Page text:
As renewable energy investments gain traction in Kenya, banks are committing to ring-fencing portions of their portfolios to finance businesses as part of a clean strategy transition. By 2025, Absa Bank has committed to investing at least 10% of its capital in climate finance to promote green energy, green building, and sustainable agribusiness. We have already invested KES60 billion in sustainable investment and financing, as well as in operational activities, to help accelerate climate transition and promote inclusive growth. We intend to double this by 2025 as we continue to fulfil our commitment to creating shared value and being a Force for Good in our community.

We believe in collaboration and have utilized experts from the International Finance Corporation (IFC) to help us map out our capital financing portfolio for renewable and clean energy projects. We also continue to collaborate with like-minded partners to advocate for meaningful dialogue on these crucial topics. Absa Group, for example, is cooperating with the African Development Bank (AfDB) to host a thought-provoking, interactive panel discussion on the sidelines of this year’s AfDB Annual Meetings in Nairobi at the end of this month. The purpose of this session is to facilitate open discussions that acknowledge Africa’s challenges in achieving a just transition while also identifying opportunities and adopting a solution mindset that acknowledges the roles of both the private and public sectors in catalyzing the continent’s green transition.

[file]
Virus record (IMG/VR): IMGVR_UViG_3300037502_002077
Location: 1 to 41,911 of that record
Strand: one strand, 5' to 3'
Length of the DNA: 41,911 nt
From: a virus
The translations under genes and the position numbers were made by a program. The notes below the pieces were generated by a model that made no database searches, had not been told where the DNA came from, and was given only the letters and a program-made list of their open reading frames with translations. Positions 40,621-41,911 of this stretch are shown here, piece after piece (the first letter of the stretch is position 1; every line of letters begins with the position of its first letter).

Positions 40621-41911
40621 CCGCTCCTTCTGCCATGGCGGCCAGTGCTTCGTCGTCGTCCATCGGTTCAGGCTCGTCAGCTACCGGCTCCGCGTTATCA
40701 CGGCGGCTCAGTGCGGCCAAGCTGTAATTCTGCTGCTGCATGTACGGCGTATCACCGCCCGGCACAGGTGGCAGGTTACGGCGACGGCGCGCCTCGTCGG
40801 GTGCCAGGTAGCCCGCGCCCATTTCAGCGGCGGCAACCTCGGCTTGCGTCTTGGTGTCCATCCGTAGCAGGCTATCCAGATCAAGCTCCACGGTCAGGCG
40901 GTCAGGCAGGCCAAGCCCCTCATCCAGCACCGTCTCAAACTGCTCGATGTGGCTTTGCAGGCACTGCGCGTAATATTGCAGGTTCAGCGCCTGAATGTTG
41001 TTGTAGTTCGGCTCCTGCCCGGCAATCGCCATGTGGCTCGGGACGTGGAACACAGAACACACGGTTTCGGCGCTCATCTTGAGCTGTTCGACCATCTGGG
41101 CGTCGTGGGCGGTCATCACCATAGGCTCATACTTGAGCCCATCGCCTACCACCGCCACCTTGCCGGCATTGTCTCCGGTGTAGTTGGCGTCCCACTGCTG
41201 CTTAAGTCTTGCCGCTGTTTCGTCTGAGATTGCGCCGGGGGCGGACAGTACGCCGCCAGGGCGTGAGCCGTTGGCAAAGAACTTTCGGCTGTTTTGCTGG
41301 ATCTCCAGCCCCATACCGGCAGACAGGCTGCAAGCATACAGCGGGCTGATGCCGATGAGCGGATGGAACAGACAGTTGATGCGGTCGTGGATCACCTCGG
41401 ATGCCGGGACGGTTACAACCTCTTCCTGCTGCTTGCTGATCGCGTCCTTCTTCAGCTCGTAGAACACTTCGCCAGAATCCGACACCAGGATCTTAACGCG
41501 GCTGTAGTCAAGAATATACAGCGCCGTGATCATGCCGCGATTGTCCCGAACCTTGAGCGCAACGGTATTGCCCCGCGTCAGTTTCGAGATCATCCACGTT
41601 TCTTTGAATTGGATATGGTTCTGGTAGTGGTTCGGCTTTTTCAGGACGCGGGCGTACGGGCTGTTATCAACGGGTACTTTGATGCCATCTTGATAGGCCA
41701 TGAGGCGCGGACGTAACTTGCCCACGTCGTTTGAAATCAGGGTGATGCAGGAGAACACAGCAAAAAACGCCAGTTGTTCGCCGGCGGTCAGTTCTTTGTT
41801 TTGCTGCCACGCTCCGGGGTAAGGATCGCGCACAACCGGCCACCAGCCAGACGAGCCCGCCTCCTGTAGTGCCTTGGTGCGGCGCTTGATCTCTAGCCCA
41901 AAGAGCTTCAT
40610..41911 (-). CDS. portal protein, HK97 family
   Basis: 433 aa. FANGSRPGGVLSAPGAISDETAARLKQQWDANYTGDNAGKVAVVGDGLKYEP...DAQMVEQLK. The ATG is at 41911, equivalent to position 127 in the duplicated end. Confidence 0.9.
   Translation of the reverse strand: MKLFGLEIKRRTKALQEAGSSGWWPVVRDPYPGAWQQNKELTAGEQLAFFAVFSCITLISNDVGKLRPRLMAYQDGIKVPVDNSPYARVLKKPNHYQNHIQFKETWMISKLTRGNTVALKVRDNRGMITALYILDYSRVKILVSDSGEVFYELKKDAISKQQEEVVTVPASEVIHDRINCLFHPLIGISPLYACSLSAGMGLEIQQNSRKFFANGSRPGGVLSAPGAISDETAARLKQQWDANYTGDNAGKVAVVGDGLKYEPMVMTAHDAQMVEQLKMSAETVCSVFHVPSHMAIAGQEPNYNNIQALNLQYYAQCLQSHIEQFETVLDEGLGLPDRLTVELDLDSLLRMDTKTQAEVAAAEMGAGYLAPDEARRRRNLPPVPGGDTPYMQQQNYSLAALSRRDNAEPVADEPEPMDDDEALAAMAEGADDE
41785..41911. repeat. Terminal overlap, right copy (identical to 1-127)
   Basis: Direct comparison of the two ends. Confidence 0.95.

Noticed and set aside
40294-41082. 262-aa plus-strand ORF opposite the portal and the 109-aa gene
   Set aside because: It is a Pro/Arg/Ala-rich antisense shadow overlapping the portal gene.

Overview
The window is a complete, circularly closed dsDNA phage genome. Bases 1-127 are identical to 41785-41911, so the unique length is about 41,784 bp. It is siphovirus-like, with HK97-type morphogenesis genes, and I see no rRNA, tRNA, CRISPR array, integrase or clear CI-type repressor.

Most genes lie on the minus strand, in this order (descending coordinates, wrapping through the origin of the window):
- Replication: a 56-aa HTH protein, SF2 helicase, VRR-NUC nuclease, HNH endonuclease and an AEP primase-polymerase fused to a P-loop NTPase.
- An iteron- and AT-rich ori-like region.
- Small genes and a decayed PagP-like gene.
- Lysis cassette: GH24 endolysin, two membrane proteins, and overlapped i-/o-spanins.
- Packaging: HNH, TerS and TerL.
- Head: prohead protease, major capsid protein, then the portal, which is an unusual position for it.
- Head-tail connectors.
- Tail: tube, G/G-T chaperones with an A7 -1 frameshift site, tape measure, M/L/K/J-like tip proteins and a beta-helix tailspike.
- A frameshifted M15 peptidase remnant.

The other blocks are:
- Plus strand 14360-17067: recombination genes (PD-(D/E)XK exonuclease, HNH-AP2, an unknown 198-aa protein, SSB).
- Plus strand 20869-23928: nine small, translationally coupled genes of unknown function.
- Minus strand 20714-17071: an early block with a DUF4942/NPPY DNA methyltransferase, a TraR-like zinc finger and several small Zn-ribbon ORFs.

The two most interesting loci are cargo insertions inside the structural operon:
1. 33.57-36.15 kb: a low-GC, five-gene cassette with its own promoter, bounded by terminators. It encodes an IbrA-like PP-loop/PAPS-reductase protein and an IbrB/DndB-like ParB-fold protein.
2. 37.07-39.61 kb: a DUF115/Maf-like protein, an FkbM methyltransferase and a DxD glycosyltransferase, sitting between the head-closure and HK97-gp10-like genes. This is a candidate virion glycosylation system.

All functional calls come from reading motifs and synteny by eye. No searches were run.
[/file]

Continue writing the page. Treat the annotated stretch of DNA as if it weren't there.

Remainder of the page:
Overall, Absa’s interventions aim to foster a strong and diverse business sector by nurturing aspiring entrepreneurs and assisting businesses in becoming more environmentally friendly. We accomplish this by offering customer-centric banking solutions that enable and improve business productivity, as well as access to funding and credit to help them establish and grow.

The experience has been eye-opening. While many businesses seek funding for specific priorities, when they consider clean energy goals, they are often able to better understand the direction of their growth and discover very simple ways in which they can contribute to greening the future.

As the story of our sustainable journey unfolds, we recognize our growing role as stewards in a world increasingly focused on environmental, social, and governance issues. We are making significant progress on our sustainability agenda, which is supported by a firm commitment to ensuring that our operations and those of our customers are consistent with environmental and social imperatives.

According to a UNEP study conducted in 2023, Africa’s green business opportunities are abundant. Africa, for example, can become a renewable energy trailblazer with abundant solar, wind, hydro, biomass, and geothermal resources, potentially contributing to a 6.4% increase in GDP between 2021 and 2050. With an annual funding gap of $213.4 billion in climate financing in Africa, this provides an opportunity for innovative investors and financial sector players to make a difference by strengthening Africa’s climate resilience.

Read Also: Exploring Africa’s Green Energy Revolution

James Agin is Managing Executive, Corporate and Investment Banking at Absa Bank Kenya




About Soko Directory Team

Soko Directory is a Financial and Markets digital portal that tracks brands, listed firms on the NSE, SMEs and trend setters in the markets eco-system.Find us on Facebook: facebook.com/SokoDirectory and on Twitter: twitter.com/SokoDirectory